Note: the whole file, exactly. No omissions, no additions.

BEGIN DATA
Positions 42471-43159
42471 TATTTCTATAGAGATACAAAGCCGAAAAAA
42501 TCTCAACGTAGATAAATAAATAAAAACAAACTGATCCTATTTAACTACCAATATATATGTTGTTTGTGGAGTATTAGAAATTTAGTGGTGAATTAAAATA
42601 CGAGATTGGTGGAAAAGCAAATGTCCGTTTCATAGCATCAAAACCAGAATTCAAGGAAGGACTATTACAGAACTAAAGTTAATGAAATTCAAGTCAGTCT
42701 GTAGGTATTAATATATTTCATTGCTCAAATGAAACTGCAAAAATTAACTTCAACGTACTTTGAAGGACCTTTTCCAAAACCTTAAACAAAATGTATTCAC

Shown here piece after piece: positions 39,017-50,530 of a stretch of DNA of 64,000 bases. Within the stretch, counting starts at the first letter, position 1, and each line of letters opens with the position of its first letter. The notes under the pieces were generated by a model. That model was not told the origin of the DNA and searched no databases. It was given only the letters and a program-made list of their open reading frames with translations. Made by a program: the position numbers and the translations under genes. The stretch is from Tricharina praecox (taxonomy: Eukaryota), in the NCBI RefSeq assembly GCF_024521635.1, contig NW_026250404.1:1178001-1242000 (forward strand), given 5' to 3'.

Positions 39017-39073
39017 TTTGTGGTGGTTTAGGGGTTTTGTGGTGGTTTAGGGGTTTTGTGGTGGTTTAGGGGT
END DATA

Positions 42471-43159
42471 TATTTCTATAGAGATACAAAGCCGAAAAAA
42501 TCTCAACGTAGATAAATAAATAAAAACAAACTGATCCTATTTAACTACCAATATATATGTTGTTTGTGGAGTATTAGAAATTTAGTGGTGAATTAAAATA
42601 CGAGATTGGTGGAAAAGCAAATGTCCGTTTCATAGCATCAAAACCAGAATTCAAGGAAGGACTATTACAGAACTAAAGTTAATGAAATTCAAGTCAGTCT
42701 GTAGGTATTAATATATTTCATTGCTCAAATGAAACTGCAAAAATTAACTTCAACGTACTTTGAAGGACCTTTTCCAAAACCTTAAACAAAATGTATTCAC

Shown here piece after piece: positions 39,017-50,530 of a stretch of DNA of 64,000 bases. Within the stretch, counting starts at the first letter, position 1, and each line of letters opens with the position of its first letter. The notes under the pieces were generated by a model. That model was not told the origin of the DNA and searched no databases. It was given only the letters and a program-made list of their open reading frames with translations. Made by a program: the position numbers and the translations under genes. The stretch is from Tricharina praecox (taxonomy: Eukaryota), in the NCBI RefSeq assembly GCF_024521635.1, contig NW_026250404.1:1178001-1242000 (forward strand), given 5' to 3'.

Positions 39017-39073
39017 TTTGTGGTGGTTTAGGGGTTTTGTGGTGGTTTAGGGGTTTTGTGGTGGTTTAGGGGT